As Qadri returns, people of twin cities suffer

Published: June 23, 2014
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People had to walk as the shuttle services announced by the administration to ferry passengers to and fro from the airport could not be resumed today and passengers were seen walking on foot to reach the airport. PHOTO: EXPRESS/MUHAMMAD JAVAID

People had to walk as the shuttle services announced by the administration to ferry passengers to and fro from the airport could not be resumed today and passengers were seen walking on foot to reach the airport. PHOTO: EXPRESS/MUHAMMAD JAVAID

ISLAMABAD / RAWALPINDI: Chaotic scenes were witnessed in twin cities on Monday when supporters of Pakistan Awami Tehreek (PAT), in their exuberance to receive the firebrand cleric Dr Tahirul Qadri, stormed into the red zone after breaking through the security cordon put in place on roads leading the Benazir International Airport.

Clashes between police and PAT workers started as early as 3:30am on Monday morning when PAT workers allegedly started removing barriers placed near Koral Chowk. The barriers were placed to stop Qadri supporters from reaching Islamabad airport.

Police resorted to baton charge and tear gas shelling to disperse the crowd. Having already negotiated a police assault in Lahore last week, resolute PAT workers pushed on unfazed and managed to break the security cordon.

The ensuing clashes left at least 73 people injured, including eight police personnel. 30 others were injured in the garrison city of Rawalpindi in separate clashes.

During the clash at the airport, six policemen were stranded among PAT workers and were beaten severely. Two of them were shifted to the hospital in a PAT commandeered ambulance in an unconscious condition.

According to hospitals’ and Rescue 1122 data, a total of 47 injured were brought to Allied hospitals in Rawalpindi, 37 of them were policemen while 10 were protesters.

The incident had also added to the anger of his supporters, who had gathered from across in the capital to receive their leader. They vigorously waved party flags and chanted slogans hailing the resolve and courage of Qadri.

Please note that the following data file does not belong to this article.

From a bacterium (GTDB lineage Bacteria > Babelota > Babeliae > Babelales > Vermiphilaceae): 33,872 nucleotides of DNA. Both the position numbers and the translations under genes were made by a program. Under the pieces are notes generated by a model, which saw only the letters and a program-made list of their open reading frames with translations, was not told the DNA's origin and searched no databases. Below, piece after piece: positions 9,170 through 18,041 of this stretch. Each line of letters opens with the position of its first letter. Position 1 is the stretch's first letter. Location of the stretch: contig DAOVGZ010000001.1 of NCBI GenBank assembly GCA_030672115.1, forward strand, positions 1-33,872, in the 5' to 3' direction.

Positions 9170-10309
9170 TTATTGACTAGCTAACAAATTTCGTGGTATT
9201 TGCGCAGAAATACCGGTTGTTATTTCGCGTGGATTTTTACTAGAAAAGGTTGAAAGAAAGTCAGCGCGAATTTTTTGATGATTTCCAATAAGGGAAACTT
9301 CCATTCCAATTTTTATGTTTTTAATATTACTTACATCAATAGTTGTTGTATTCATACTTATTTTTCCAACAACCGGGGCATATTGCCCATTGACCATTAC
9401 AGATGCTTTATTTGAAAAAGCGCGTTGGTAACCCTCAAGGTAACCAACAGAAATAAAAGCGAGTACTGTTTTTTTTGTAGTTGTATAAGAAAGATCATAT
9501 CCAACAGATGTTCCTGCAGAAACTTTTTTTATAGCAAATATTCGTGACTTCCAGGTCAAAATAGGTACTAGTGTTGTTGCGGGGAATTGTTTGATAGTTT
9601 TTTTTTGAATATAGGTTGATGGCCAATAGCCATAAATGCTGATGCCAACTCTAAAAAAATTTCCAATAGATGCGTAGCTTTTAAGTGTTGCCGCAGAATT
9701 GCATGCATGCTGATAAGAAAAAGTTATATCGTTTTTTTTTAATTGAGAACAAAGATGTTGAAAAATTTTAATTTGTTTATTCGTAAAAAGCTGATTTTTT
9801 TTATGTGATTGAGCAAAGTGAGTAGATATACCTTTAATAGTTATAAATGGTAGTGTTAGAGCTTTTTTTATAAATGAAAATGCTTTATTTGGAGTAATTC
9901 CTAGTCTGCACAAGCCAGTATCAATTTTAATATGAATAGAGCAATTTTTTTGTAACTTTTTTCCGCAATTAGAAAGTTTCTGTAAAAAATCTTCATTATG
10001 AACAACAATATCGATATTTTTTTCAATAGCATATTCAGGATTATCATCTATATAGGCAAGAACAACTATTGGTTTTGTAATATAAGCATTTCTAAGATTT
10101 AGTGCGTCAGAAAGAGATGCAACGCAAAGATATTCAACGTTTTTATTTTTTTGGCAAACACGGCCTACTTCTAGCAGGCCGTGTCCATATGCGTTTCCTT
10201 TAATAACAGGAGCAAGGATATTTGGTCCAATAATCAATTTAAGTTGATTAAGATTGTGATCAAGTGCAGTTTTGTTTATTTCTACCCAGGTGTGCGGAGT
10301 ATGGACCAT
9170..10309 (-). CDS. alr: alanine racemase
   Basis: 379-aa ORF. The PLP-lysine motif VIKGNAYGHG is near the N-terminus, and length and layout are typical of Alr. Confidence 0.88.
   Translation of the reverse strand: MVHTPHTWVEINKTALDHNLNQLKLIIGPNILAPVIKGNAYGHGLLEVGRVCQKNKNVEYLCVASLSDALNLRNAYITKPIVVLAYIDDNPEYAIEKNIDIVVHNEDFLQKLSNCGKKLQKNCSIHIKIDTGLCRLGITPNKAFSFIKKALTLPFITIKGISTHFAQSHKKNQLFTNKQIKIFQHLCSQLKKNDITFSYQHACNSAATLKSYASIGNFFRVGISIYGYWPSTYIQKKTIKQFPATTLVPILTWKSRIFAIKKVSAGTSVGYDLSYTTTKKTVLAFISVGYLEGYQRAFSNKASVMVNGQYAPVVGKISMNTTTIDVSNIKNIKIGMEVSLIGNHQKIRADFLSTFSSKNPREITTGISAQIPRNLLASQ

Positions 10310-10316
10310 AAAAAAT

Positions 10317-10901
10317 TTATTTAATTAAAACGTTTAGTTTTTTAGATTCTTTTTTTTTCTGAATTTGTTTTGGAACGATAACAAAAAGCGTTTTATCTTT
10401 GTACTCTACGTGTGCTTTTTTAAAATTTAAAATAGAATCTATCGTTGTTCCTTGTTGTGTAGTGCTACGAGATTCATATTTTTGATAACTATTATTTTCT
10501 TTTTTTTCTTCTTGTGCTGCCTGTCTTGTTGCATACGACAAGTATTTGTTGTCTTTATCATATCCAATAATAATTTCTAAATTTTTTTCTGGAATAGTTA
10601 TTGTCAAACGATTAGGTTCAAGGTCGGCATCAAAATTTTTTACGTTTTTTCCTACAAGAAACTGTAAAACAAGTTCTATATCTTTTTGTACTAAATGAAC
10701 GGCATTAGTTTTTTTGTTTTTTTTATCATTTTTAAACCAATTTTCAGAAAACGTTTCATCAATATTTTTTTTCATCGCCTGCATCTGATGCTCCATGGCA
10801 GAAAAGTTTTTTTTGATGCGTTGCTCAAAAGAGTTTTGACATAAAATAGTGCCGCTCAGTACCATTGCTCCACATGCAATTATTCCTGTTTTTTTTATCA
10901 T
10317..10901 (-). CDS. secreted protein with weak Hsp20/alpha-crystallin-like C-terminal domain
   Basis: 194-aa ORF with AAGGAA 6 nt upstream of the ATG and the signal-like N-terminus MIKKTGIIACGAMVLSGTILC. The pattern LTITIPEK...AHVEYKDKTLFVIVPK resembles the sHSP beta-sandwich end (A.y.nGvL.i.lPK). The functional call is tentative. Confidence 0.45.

“We have to receive our leader at all cost no matter what,” said Akhtar Ali, a PAT worker explained to The Express Tribune.

Entry to airport barred

The sticks-brandishing PAT supporters reached the main gate of airport after pushing back the police personnel. However, Rangers personnel did not allow them to enter the airport premises.

Later on Pakistan Muslim League chief Chaudhry Shujaat Hussain also arrived along with his supporters and a proscribed TV anchor. After two hours of negotiation with the airport security officials, the anchor was allowed to enter the airport’s lounge.

Besides playing hide and seek with police, different groups of PAT workers were discussing about future strategy of their leader.

One of the top leader of the party was seen convincing the workers that, “Hazrat (Qadri) is not showing up deliberately and he is more concern about the security of his sons and daughters (party workers) than his own life.”

Passengers caught in mayhem

A large number of passengers were stranded at the airport, suffering side effects of the clash.

The teargas used by police affected passengers who had scant access to water to wash their faces. It was especially difficult for the children to breath in the thick smog of teargas. Some even fainted.

An angry and frustrated passenger shouted at the protesters that why don’t they leave these leaders who are not sincere with them and put regular people in trouble.

“No it is the government and not our leader. We will not leave him,” came an angry retort from a PAT worker.

The police then resumed shelling and an angry voice from the waiting lounge boomed we earn foreign exchange for you and you are treating us this way. You are humiliating us.

Passengers faced further difficult as a shuttle service announced by the district and airport administrations on Sunday did not resume operations on Monday. With the shuttle service absent, passengers were forced to walk on foot to the airport. Women and children, who were intending to leave for abroad, had to wait for hours to enter the airport.

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